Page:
NEW YORK ( MainStreet) — The miseries of travel multiply in winter - with some ill-prepared travelers finding themselves stranded in airports for days on end during snow emergencies.

But a bright fact: prepared travelers win this Darwinian game, because they know the survival secrets.

The other fact: you need to know them too. Consider this: on February 4, a day of significant snowfall, especially in the Midwest, tracking site said in late afternoon it had counted 1,426 flight cancellations so far that day.

Another 1,672 flights in or into the U.S. were delayed.

Some of them likely will be cancelled outright.

Then what do you do?

Tip: Cursing and screaming at the gate agent is what you don't want to do unless you like the idea of multiple overnights sleeping on plastic chairs in Cleveland's airport - and do note, in the United States, when delays are weather-related, "generally you are on your own in terms of expenses," said Brian Kelly, who runs Travelers who complain sweetly may be tossed a $100 flight voucher but the big expenses - hotels, meals - will come out of your pocket when a flight is cancelled and you are stranded.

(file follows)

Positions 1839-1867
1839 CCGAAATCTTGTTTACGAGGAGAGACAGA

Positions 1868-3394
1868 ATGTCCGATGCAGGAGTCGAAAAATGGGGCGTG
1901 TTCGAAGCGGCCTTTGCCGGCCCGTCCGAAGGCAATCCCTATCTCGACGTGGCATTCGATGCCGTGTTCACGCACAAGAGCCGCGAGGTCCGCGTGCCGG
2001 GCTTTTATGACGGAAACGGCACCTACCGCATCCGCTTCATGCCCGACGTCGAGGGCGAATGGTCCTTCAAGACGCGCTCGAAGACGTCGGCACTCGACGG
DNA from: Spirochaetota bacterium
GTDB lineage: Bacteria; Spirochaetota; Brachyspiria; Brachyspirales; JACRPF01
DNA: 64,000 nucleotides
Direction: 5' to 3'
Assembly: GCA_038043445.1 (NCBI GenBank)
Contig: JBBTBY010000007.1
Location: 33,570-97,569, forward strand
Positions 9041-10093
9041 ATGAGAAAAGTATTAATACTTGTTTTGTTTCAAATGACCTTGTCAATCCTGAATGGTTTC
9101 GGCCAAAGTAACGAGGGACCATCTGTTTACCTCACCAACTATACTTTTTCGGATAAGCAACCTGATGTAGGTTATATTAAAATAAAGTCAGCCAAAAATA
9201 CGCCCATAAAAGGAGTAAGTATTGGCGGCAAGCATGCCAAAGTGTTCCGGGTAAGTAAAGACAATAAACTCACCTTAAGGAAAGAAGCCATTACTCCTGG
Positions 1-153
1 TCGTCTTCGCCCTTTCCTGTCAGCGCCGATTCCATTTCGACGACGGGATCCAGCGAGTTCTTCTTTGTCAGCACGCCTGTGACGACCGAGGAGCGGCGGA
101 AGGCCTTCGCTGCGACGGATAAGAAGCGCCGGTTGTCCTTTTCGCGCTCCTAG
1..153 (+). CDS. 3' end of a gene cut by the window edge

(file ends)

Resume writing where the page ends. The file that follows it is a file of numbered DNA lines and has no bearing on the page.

You don't want to get stranded. Period.

Look around the next flight you take. How many empty seats do you see? Right. Because most flights are flying at or near full capacity is why it can take days for an airline to re-accommodate the tens of thousands of travelers caught in a snowstorm (and, generally, weather incidents that disrupt air travel involve snow and ice, although hurricanes can do a number on travel in Florida and the southeast and thunderstorms make for travel messes in the Midwest).

Fly much at all and your day of a cancellation will come. How to minimize your pain?

Rule one: forget about calling into the airline's call center to rebook your flight, said Kelly. They are hammered. New York Times air travel columnist Joe Sharkey related in a recent column that he spent three hours on hold trying to rebook a canceled flight. Others claim even longer waits.

Related Rule: "Do your own homework and know your alternatives," said Joe Brancatelli, who blogs about business travel at "Don't rely on a harried gate or ticket-counter agent to know what your options are, especially on another carrier."

You could try to smooth talk the harried gate agent but, probably, the line already is dozens long. Good advice is to skip it entirely.

At the first hint of a cancellation - ideally even before the flight is cancelled - get online and hunt down your options. Be creative. Kelly, for instance, recently found himself stranded in Philadelphia - but he discovered a flight 90 miles away in Newark that would get him where he wanted to go. He got on a train and made the flight.